China's Iran oil imports drop further

The Wall Street Journal

By WAYNE MA in Beijing and COLUM MURPHY in Shanghai

China's imports of Iranian crude oil are down by about one-fifth so far this year, a drop that puts the country in good position to avoid U.S. sanctions and head off a diplomatic row with Washington.

China has repeatedly defended its crude purchases from Iran, telling the U.S. it complies with existing U.N. resolutions. But October data released Wednesday showed Iran crude-oil imports off 23% from a year earlier, to 458,000 barrels a day, continuing a year-long trend.

China's third-largest supplier of crude as recently as last year, after Saudi Arabia and Angola, Iran this year has slipped to No. 4—surpassed by Russia—shipping about 426,000 barrels a day in the first 10 months of the year.

October's import numbers will be the last used by the U.S. State Department in deciding whether Beijing qualifies for a renewal of its waiver from sanctions, which expires Dec. 25. China won the exemption in late June, after the State Department determined that it had "significantly reduced" crude imports from Iran in the first half of the year. Renewal requires continued significant reductions. The State Department says no decision has yet been made.

The U.S. sanctions are designed to ratchet up economic pressure on Iran to guarantee its nuclear program is for civilian purposes, as Tehran contends. The sanctions ban companies that deal with Iran's central bank from doing business in the U.S.

"China will get the waiver again as imports do indeed seem to be down," said Michal Meidan, an analyst at political risk consultancy Eurasia Group. "The Obama administration will probably prefer not to challenge the new leadership in China if it has sufficient ground for a waiver."

China's Foreign Ministry said Wednesday that it purchases Iranian crude through "normal channels" and based on economic requirements. It reiterated that crude imports from Iran don't harm third parties and that China won't accept unilateral sanctions.

Oil-industry insiders say the decline in Chinese imports appears to be partly an effect of the increased difficulty Iran has in shipping oil because of the global sanctions. Still, a top Chinese oil industry official nodded to the U.S. pressure in a recent interview.

In the first four months of 2012, China's crude imports from Iran were down about 24% from a year earlier due to a commercial dispute between state-controlled China Petroleum & Chemical Corp., 600028.SH -1.15% known as Sinopec Corp., and National Iranian Oil Co., known as NIOC. Although imports recovered in May and June after the dispute was resolved, a European ban on insuring tankers carrying Iranian oil caused China's imports to drop again from July.

In a rare admission of the problems Iran faces, Maziar Hojjati, managing director of the China office of NIOC, said in an interview last week that shipping difficulties related to sanctions contributed to lower crude exports to China earlier this year. Still, the company received indications from Chinese authorities that they had no problem keeping imports at current levels, Mr. Hojjati said. He added that NIOC expects to make up for the earlier reduced shipments to China in the coming months now that some of the company's shipping issues have been resolved.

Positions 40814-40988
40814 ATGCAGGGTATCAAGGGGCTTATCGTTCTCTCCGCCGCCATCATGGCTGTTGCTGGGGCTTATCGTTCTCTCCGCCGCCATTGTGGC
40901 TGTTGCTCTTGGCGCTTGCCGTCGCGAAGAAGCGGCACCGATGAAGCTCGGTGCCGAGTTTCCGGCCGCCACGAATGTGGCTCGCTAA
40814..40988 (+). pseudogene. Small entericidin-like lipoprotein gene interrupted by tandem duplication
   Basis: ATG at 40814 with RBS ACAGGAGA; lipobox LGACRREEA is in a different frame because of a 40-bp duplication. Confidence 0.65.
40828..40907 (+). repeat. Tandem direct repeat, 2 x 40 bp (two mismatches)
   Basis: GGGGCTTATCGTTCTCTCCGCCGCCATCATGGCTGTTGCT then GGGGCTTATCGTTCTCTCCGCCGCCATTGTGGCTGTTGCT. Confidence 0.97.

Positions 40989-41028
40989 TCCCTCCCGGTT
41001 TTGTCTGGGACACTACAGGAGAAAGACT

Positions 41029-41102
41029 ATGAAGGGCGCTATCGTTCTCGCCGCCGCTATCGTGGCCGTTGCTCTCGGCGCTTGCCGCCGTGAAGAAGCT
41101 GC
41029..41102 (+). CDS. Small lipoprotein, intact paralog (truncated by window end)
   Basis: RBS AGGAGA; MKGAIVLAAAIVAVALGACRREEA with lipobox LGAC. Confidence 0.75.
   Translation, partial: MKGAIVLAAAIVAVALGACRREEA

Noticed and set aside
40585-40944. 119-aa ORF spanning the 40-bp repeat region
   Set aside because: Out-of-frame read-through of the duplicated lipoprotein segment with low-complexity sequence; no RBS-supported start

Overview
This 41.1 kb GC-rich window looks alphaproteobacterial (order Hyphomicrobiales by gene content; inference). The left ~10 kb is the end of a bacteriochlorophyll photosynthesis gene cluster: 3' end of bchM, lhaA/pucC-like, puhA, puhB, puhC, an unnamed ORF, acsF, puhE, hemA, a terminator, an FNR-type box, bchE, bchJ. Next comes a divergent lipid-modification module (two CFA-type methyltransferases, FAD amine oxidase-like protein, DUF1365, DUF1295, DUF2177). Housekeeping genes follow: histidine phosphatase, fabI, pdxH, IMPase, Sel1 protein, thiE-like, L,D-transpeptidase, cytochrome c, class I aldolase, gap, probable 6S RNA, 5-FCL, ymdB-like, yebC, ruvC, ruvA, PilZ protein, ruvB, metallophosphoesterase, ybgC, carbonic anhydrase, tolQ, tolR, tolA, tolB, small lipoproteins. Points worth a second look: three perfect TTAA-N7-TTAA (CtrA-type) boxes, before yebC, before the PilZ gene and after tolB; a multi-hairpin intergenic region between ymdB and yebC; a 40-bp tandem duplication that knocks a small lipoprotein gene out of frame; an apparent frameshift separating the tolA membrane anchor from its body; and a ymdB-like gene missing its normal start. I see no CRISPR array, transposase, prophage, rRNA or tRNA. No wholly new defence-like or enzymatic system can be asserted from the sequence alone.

"We are here to keep our market share in China," Mr. Hojjati said.

It isn't clear whether China's imports will drop further. The International Energy Agency said earlier this month that Iran's crude exports to China were higher in October than September, at 565,000 barrels a day. The shipments are likely to appear in China's November import figures.

By contrast, South Korea's January-October imports were down 40% from a year earlier, and Japan's January-September imports were down 38%. Indian refineries plan to cut imports in the fiscal year that began on April 1 by 14% from a year earlier.

Still, U.S. officials seem aware of the technical challenges Chinese refineries face in replacing heavy, sour Iranian crude with imports of different grades from elsewhere. Carlos Pascual, head of the State Department's Bureau of Energy Resources, said in an interview last month that China appeared to be maintaining the reduced levels of Iranian imports that marked the first half of the year, which would most likely signal another exemption.

Chinese companies acknowledge the balancing act required over Iranian crude imports. They are keen not to upset Washington, which could throw up regulatory roadblocks to their investing in the U.S., where oil production is booming.

Sinopec, which earlier this year struck a $2.5 billion deal with Devon Energy DVN +0.28% to help develop shale fields in Ohio, Michigan and elsewhere, has an agreement with the U.S. to curtail crude imports from Iran, Chairman Fu Chengyu said in a recent interview. He did not elaborate.

Mark Dubowitz, executive director at the Foundation for Defense of Democracies, a Washington think tank that has pushed for more sanctions against Iran, said China will likely receive a second exemption. The State Department's focus, he said, is shifting to other elements of Iran's balance of payments.

"The next area of attention will be on blanket bans of all trade with Iran's energy, shipbuilding, shipping and ports sectors," he said.
—Keith Johnson in Washington, Brian Spegele in Beijing and Benoît Faucon in London contributed to this article.


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